the U.S. House of Representatives, and the Comptroller General of the 
United States prior to publication of this final rule in the Federal 
Register. This final rule is not a ``major rule'' as defined by 5 
U.S.C. 804(2).

List of Subjects in 40 CFR Part 180

    Environmental protection, Administrative practice and procedure, 
Agricultural commodities, Pesticides and pests, Reporting and 
recordkeeping requirements.

    Dated: January 18, 2011.
Lois Rossi,
Director, Registration Division, Office of Pesticide Programs.
    Therefore, 40 CFR chapter I is amended as follows:

PART 180--[AMENDED]

0
1. The authority citation for part 180 continues to read as follows:

    Authority: 21 U.S.C. 321(q), 346a and 371.


0
2. Section 180.411 is amended by revising paragraph (a) introductory 
text and alphabetically adding the following commodities to the table 
in paragraph (a) and revising paragraph (c) the introductory text to 
read as follows:


Sec.  180.411  Fluazifop-P-butyl; tolerances for residues.

    (a) General. Tolerances are established for residues of the 
herbicide fluazifop-P-butyl, including its metabolites and degradates, 
in or on the following commodities in the table. Compliance with the 
tolerance levels specified in the table below is to be determined by 
measuring only the sum of fluazifop-P-butyl, butyl(R)-2-[4-[[5-
(trifluoromethyl)-2-pyridinyl]oxy]phenoxy]propanoate, and the free and 
conjugated forms of the resolved isomer of fluazifop, (R)-2-[4-[[5-
(trifluoromethyl)-2-pyridinyl]oxy]phenoxy]propanoic acid, calculated as 
the stoichiometric equivalent of fluazifop, in or on the commodity.

------------------------------------------------------------------------
                                                              Parts per
                         Commodity                             million
------------------------------------------------------------------------
Banana.....................................................         0.01
 
                                * * * * *
Beet, sugar, dried pulp....................................         1.0
Beet, sugar, molasses......................................         3.5
Beet, sugar, roots.........................................         0.25
 
                                * * * * *
Citrus, dried pulp.........................................         0.40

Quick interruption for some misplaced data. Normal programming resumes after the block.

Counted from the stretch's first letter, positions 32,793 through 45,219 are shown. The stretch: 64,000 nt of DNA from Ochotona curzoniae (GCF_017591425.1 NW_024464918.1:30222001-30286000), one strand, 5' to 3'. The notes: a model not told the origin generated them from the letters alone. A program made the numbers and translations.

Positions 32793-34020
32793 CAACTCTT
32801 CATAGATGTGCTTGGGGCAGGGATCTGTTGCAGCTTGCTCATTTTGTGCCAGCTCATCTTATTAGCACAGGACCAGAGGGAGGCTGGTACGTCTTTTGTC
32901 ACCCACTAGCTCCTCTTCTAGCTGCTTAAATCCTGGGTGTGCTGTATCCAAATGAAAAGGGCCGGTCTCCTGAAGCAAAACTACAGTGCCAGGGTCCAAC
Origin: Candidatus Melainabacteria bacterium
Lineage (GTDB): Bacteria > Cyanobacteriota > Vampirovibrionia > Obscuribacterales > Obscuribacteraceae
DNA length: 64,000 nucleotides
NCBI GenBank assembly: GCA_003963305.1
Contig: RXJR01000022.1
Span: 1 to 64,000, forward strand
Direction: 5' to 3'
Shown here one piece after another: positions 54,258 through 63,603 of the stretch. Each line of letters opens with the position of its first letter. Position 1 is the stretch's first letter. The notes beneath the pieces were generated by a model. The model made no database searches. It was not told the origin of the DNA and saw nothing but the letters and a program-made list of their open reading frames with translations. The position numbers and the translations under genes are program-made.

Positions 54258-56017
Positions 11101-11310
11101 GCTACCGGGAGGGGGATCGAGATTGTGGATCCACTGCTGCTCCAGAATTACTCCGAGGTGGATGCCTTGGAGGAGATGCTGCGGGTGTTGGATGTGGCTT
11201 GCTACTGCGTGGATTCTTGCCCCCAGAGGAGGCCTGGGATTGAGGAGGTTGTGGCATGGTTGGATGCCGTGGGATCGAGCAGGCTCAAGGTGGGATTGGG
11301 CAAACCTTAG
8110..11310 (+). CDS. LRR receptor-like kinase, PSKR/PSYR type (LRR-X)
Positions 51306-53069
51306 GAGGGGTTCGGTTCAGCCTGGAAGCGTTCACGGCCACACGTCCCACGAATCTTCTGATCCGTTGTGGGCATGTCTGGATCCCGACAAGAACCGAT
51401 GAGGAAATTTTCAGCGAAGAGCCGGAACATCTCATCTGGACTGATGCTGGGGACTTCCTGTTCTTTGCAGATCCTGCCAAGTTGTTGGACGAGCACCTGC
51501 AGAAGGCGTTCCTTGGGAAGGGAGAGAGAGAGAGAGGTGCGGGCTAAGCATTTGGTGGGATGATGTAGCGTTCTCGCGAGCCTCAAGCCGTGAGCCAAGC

Citrus, juice..............................................         0.06
Citrus, oil................................................        30.0
 

[[Page 5704]]

 
                                * * * * *
Fruit, citrus, group 10....................................         0.03
 
                                * * * * *
Grape......................................................         0.01
 
                                * * * * *
Potato\1\..................................................         1.0
Potato, chips\1\...........................................         2.0
Potato, granules/flakes\1\.................................         4.0
 
                                * * * * *
------------------------------------------------------------------------
\1\ No U.S. registrations.

* * * * *
    (c) Tolerances with regional registrations. Tolerances with 
regional registrations are established for residues of the herbicide 
fluazifop-P-butyl, including its metabolites and degradates, in or on 
the following commodities in the table. Compliance with the tolerance 
levels specified in the table below is to be determined by measuring 
only the sum of fluazifop-P-butyl, butyl(R)-2-[4-[[5-(trifluoromethyl)-
2-pyridinyl]oxy]phenoxy]propanoate, and the free and conjugated forms 
of the resolved isomer of fluazifop, (R)-2-[4-[[5-(trifluoromethyl)-2-
pyridinyl]oxy]phenoxy]propanoic acid, calculated as the stoichiometric 
equivalent of fluazifop, in or on the commodity.
* * * * *
[FR Doc. 2011-1779 Filed 2-1-11; 8:45 am]
BILLING CODE 6560-50-P